Researchers have found a reliable way to get soybean plants to produce bigger soybeans—and it doesn’t involve a lab. According to a recent study done at North Carolina State University, bees will give soybeans a boost if the crops are planted near the pollinator’s habitat.
With bee populations on the decline, integrating plant habitats into agriculture landscapes is one method believed to support populations. There are still questions, however, about functionality and impact on agriculture ecosystems, particularly with pollinator-independent crops such as soybeans.
The paper, published in the journal Agriculture, Ecosystems and Environment, sought to investigate how having pollinator habitats in the vicinity of soybean fields impacts bee species and soybean yields. The researchers’ findings showed soybeans near the bee habitat were 6.5 percent heavier than those in distant fields, suggesting that bees in fields closer to the pollinator habitat were more supported with resources and less likely to leave for resources outside of the study area.
Researchers say their study is important because there are few scientific initiatives that have analyzed self-pollinating crops such as soybeans. Other studies have largely looked at impacts of planting a habitat around pollinator dependent crops such as blueberries or strawberries.
Soybeans were also chosen for the study due to their prevalence in American agriculture. The soybean production industry, valued at $46.1 billion, is somewhat of an economic powerhouse. Soybeans are also the second most grown crop in the country, and next to Brazil, the US is the second largest producer in the world.
Researchers believe planting soybean fields closer to bee habitats could create greater financial opportunities for the crop, noting the 6.5 percentage growth from crops by bee habitat. “That’s a substantial difference in the size of soybeans,” says David Tarpy, co-author of the paper and a professor of applied ecology at North Carolina State University. “Given that soybean farmers sell their crop by weight, it could make a meaningful difference in a grower’s profit margin.”
The study was completed using eight research stations across North Carolina. At each station, scientists evaluated two soybean fields: one that was adjacent to an established area of a pollinator habitat and one that was just less than kilometer away. They planted wildflower seed mixes in unused land to create the habitat.
Come harvest time, researchers collected 30 soybean plants from each of the fields and counted the number of soybeans in each pod, the number of soybeans per plant and the weight of them. While there was a noticeable difference in the weight of the soybeans, observations indicated little difference in harvestable amounts.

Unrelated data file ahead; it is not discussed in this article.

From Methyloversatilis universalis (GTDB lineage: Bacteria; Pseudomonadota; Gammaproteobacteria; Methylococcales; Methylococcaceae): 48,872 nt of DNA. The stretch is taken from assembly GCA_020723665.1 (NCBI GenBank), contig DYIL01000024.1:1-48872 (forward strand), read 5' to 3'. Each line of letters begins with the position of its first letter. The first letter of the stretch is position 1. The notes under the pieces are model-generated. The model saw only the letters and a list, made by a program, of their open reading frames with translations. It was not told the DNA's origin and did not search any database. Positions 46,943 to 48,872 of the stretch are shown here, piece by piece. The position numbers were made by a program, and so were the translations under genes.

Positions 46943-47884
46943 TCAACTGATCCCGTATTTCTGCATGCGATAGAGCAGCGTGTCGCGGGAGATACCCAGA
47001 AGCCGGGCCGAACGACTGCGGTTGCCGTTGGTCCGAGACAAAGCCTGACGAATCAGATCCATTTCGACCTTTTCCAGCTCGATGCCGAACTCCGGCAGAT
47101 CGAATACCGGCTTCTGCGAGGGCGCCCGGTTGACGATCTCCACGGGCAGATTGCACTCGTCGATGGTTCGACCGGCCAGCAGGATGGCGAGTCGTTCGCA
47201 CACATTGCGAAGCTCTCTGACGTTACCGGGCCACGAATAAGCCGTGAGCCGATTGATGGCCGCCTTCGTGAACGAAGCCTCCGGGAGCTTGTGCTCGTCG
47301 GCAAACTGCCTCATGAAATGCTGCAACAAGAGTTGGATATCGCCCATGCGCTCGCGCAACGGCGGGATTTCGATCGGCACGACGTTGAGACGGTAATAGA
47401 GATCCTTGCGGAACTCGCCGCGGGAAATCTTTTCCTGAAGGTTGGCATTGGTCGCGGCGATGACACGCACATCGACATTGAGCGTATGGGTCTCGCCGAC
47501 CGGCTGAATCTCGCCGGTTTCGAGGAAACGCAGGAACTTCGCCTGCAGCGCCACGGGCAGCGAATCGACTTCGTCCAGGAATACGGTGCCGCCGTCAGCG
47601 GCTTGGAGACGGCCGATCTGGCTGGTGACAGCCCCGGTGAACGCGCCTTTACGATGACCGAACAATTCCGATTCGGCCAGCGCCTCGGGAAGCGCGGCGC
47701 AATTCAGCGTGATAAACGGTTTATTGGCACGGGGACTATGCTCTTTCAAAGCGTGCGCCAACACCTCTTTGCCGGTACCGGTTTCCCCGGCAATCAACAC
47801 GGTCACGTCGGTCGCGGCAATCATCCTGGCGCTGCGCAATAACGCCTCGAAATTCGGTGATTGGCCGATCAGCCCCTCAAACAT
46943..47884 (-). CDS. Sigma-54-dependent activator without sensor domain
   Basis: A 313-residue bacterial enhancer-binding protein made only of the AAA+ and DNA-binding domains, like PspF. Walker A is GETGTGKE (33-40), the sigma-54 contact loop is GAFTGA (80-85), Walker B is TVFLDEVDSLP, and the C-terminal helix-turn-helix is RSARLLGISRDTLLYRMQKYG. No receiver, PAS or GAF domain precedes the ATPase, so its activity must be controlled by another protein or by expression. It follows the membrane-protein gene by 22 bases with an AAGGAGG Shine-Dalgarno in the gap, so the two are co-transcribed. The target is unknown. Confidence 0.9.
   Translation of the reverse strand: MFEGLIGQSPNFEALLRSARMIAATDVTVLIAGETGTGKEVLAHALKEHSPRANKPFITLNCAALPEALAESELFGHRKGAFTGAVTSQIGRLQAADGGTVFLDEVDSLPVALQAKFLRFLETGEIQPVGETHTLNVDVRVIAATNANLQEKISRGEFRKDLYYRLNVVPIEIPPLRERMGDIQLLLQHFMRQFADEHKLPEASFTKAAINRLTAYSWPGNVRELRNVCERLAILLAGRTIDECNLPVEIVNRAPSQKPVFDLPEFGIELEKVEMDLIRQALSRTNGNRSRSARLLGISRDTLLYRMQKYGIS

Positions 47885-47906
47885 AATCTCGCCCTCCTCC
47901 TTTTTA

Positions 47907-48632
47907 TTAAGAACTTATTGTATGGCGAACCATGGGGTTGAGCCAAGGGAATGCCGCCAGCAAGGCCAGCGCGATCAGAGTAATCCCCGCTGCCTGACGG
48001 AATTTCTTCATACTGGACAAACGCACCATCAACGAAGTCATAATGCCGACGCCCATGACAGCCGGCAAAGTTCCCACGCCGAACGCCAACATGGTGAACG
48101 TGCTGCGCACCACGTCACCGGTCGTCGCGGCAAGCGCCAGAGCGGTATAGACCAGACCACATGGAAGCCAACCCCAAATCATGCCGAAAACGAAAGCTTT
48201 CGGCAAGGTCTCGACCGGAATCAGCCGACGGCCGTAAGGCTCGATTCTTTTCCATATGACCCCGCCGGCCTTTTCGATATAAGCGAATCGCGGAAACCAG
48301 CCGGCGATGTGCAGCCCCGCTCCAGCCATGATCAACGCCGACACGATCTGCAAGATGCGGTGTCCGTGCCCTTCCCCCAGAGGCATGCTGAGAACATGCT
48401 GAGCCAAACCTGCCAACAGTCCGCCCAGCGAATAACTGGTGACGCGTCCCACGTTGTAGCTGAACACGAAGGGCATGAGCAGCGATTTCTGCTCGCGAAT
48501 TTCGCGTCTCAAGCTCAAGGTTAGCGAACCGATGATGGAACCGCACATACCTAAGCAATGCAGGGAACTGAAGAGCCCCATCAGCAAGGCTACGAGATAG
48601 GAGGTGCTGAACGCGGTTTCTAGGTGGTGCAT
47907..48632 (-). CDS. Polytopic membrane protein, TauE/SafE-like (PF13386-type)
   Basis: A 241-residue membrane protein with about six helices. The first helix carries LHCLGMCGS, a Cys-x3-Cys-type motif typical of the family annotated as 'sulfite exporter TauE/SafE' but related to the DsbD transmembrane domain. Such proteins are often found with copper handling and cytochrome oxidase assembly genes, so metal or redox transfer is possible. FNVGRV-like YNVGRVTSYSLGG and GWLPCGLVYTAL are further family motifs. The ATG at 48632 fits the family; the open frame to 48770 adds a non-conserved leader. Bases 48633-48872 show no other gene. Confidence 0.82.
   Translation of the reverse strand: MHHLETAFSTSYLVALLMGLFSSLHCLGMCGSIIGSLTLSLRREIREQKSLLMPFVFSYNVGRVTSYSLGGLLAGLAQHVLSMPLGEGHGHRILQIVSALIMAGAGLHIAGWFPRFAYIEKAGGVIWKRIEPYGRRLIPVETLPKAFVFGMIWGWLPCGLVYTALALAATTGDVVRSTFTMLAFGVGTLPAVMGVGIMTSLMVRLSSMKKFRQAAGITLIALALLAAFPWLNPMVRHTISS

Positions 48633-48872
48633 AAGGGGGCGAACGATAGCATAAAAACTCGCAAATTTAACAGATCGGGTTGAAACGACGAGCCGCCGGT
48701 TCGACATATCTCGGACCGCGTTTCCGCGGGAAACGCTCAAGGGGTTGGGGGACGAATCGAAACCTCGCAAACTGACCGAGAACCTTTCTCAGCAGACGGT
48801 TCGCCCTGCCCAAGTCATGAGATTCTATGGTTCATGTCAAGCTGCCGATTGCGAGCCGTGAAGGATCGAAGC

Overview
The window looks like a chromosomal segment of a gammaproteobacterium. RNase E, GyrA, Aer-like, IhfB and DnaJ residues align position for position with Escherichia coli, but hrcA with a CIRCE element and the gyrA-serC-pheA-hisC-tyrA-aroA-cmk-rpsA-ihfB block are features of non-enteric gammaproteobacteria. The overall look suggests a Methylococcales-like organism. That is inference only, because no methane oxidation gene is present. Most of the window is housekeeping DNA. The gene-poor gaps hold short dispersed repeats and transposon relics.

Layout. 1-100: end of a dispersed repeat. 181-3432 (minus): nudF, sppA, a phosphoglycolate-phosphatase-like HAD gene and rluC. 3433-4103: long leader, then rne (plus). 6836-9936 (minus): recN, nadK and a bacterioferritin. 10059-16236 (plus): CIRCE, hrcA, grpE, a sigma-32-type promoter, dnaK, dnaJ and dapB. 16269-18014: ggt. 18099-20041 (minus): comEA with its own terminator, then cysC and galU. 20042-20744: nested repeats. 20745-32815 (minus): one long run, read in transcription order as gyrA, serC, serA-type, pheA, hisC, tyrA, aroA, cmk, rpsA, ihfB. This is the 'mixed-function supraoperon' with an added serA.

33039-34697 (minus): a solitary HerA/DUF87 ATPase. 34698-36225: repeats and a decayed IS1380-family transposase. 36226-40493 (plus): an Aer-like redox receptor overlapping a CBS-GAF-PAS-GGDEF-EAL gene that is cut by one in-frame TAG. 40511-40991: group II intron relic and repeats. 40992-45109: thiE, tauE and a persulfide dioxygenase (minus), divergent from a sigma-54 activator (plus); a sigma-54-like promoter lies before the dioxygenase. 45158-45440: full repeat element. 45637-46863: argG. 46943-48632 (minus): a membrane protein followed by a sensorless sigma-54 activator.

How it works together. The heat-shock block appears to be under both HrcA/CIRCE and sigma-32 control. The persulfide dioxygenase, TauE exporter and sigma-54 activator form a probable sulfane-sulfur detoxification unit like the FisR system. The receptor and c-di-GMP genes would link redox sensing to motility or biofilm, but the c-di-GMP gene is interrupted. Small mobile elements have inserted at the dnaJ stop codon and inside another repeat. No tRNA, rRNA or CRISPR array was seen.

To understand impacts on bees, their populations were surveyed in both soybean fields and at their habitat spots. This consisted of a detailed visual assessment to establish the presence of bees in quantity and which species were present at each location. They collected samples of individual bees to confirm their identities and pollen samples, which included habitat pollen, soybean pollen and environmental pollen. This helped researchers better understand which plants they were pollinating.
Researchers found all bees they identified in both soybean fields had soybean pollen on them. This suggests the bees collected resources from the crop. Bees with habitats further away had more environmental pollen types on their bodies, suggesting that they made farther treks outside of the research stations. Researchers say this also means that, no matter what, bees are going to collect resources from other plant sources and will go find them elsewhere if needed.
“For many bee species, they also need to collect from a variety of plants to stay healthy,” says Hannah Levenson, a postdoctoral research scholar at North Carolina State University and corresponding author of the study, “It is better for the bees, and the growers, to have additional resources nearby crop fields so that bees have the resources they need without traveling far away.”
Levenson says this finding highlights the importance of considering pollinator habitats in pollinator-independent crops, as they may still benefit from and be attractive to pollinator communities.
Scientists say their findings are applicable only to ecosystems in the southeast—despite soybean crops being popularly grown in the Midwest—as different areas of the country have different soybean cropping systems. They hope their work opens the door for further exploration in other regions, as well as additional studies investigating the potential benefits of pollinators being in close proximity to other self-pollinating crops.